By Greg Cochrane
Newsbeat music reporter
Chris Cornell left previous band Audioslave in February 2007
Chris Cornell has never been shy of a challenge.
In the past two decades the 44-year-old has taken some brave steps.
Namely leaving Seattle grunge titans Soundgarden in the late 90s to go solo and stepping into the ample shoes of Rage Against The Machine's Zach de la Rocha to front Audioslave later on.
Both of those moves invited scepticism but also ignited excitement.
Now arrives arguably Cornell's biggest ever task - convincing his own fans that his new joint project with pop producer Timbaland is a sound idea.
"Some people aren't going to like it," says Cornell in a husky voice. "Some people didn't like the concept of it without even hearing it - there will definitely be people who don't like it when they do hear it."
The outcome of the partnership - a 13-track LP entitled Scream and released on 9 March - represents a seismic departure from his previous solo and group voyages.
Gone are Cornell's typical crunching guitars and churning growl, replaced instead, by Timbaland's trademark minimal beats, fragmented splats of keytar and soft melodies.
Timbaland has previously worked with Britney Spears and Missy Elliot
Reaction has been varied and the singer has already aired the material at a number of low-key US shows, where Cornell has been performing the record from start to finish in its entirety.
"[The reaction] it's still mixed - but it's also not a bad thing for somebody who's put out 15 albums to go do something that everybody talks about and has an opinion about," he argues.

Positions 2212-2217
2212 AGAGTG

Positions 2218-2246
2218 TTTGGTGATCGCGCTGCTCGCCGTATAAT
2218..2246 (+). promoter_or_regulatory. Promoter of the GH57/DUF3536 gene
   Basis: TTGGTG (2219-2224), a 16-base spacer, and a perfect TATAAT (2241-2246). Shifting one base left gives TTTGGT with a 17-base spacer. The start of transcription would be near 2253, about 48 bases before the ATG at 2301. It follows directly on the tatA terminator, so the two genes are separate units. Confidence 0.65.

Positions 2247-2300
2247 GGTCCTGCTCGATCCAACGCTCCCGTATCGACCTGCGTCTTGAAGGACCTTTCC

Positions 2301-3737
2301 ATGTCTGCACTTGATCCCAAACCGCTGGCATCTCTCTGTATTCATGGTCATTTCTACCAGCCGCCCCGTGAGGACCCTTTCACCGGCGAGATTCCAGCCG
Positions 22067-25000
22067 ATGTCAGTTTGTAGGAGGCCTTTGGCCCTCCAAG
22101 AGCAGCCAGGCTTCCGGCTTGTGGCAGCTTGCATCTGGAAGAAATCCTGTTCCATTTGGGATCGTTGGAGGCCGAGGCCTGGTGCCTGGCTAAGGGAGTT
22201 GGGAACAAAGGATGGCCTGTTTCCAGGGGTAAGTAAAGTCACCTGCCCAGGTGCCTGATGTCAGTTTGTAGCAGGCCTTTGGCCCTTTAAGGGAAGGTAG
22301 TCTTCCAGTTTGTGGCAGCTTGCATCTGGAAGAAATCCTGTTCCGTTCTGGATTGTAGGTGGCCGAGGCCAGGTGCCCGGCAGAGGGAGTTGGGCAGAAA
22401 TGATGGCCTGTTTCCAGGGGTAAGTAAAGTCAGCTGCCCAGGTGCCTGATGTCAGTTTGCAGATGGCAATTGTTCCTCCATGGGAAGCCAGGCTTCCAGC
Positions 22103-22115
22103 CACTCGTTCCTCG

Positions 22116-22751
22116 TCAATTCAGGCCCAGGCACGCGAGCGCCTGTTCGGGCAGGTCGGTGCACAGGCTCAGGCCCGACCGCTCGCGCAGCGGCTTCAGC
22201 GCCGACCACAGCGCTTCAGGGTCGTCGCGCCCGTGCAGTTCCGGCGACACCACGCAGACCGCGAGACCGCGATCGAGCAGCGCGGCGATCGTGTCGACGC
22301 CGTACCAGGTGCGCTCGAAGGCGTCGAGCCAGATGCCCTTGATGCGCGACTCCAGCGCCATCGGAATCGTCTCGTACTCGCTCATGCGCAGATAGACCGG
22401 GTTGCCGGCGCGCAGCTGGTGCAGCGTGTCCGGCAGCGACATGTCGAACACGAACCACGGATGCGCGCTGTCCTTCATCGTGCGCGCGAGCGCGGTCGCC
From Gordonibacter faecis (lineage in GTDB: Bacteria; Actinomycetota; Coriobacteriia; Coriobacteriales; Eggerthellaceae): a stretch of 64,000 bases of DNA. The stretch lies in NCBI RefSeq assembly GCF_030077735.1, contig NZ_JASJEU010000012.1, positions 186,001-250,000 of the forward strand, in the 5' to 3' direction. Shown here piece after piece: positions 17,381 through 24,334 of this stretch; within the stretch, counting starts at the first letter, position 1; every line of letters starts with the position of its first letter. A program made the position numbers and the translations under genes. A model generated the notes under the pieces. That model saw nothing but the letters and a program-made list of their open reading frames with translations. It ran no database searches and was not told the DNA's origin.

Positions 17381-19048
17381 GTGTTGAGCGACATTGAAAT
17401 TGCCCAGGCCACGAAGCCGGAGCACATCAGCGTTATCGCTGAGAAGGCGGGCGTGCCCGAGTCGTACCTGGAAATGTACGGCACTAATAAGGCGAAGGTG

"Even if it's bad and they want to say, 'I can't believe he did this, it's a bad thing'.
"When you've put out 15 albums I think it's good to shake people up.
"The album is not necessarily what people would think coming from a rock musician working with someone who is considered a pop producer."
Scream's dual creators usually move in very different circles.
"It came really from a phone call when I was in the middle of looking for different remixes of songs on Carry On, my last solo record," explains Cornell.
"I felt in one fell swoop I could have a completely new experience in terms of song writing and recording making an album unlike anything I've ever done."
Normally used to screaming through thunderous clouds of sound and serrated riffs - the process of recording with Timbaland was markedly different from Cornell's previous experiences.
"There was never a time when it was a group of people rehearsing a finished song to then record on tape," he says. "It was like a hip hop process."
"In some ways it was a lot like demoing at home for me - a lot of the time when I was working alone."
Timbaland's notoriously prolific mode of creativity is one which Cornell relished.
"There was a pace too that everyone said he worked at which I was excited about. Timbaland is a workaholic, all he does it music.
"I was excited to be working with someone that I wouldn't be waiting for because that's tended to be my past - waiting for people to show up and get involved.
"So we worked at this really crazy pace where he kept on bringing in ideas and I kept working on them and finishing them.
"There was nobody saying, 'You can't do this'. Ever."